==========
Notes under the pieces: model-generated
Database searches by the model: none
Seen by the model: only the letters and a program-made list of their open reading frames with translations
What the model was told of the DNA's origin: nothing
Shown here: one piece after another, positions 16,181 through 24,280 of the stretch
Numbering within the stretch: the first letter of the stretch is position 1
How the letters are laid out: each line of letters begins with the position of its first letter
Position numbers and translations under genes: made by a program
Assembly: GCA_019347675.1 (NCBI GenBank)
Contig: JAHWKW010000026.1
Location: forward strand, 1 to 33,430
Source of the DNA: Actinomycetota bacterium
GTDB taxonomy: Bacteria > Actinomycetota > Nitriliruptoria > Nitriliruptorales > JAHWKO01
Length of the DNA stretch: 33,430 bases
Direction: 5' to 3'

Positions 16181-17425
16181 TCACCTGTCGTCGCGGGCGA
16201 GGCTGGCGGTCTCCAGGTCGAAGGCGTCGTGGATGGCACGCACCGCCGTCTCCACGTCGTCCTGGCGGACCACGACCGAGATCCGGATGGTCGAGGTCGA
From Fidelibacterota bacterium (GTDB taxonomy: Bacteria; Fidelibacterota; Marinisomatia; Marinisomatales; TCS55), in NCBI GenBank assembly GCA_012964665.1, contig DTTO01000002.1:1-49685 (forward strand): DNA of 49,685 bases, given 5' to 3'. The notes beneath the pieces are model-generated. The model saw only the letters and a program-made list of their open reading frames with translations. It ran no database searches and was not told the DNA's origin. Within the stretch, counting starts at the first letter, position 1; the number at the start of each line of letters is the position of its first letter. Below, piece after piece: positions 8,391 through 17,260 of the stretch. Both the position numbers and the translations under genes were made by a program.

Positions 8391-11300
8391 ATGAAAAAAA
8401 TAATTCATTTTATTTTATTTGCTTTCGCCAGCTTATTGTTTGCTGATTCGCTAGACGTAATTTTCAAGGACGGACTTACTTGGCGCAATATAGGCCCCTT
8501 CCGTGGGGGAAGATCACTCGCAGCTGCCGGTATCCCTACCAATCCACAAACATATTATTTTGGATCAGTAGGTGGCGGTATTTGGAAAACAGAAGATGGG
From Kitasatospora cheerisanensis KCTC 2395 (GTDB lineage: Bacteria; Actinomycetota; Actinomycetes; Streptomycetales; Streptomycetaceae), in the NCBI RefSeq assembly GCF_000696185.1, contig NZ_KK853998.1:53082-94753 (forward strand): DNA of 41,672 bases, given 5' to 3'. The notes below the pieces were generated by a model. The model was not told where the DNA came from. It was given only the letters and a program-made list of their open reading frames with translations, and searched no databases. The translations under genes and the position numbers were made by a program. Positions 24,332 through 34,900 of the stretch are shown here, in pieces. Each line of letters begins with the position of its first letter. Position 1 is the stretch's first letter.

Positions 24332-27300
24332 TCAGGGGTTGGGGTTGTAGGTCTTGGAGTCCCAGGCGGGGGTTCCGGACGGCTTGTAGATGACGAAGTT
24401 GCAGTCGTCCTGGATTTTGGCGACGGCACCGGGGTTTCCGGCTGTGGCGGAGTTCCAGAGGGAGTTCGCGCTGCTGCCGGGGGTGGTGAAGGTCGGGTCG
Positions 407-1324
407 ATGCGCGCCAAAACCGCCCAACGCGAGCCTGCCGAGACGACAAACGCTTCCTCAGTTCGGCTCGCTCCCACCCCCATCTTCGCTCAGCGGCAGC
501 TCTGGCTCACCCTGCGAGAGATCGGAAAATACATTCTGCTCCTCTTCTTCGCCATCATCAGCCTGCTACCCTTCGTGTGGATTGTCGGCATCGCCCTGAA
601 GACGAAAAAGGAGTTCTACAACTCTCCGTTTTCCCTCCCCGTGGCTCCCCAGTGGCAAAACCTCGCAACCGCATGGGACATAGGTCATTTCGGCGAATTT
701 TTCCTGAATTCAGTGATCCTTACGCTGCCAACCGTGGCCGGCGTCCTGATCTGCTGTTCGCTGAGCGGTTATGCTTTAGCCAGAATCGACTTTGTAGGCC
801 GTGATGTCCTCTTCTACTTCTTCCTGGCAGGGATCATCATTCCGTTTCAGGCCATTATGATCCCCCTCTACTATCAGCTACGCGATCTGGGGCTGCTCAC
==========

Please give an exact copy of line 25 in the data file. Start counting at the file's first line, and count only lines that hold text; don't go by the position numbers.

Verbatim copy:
Positions 24332-27300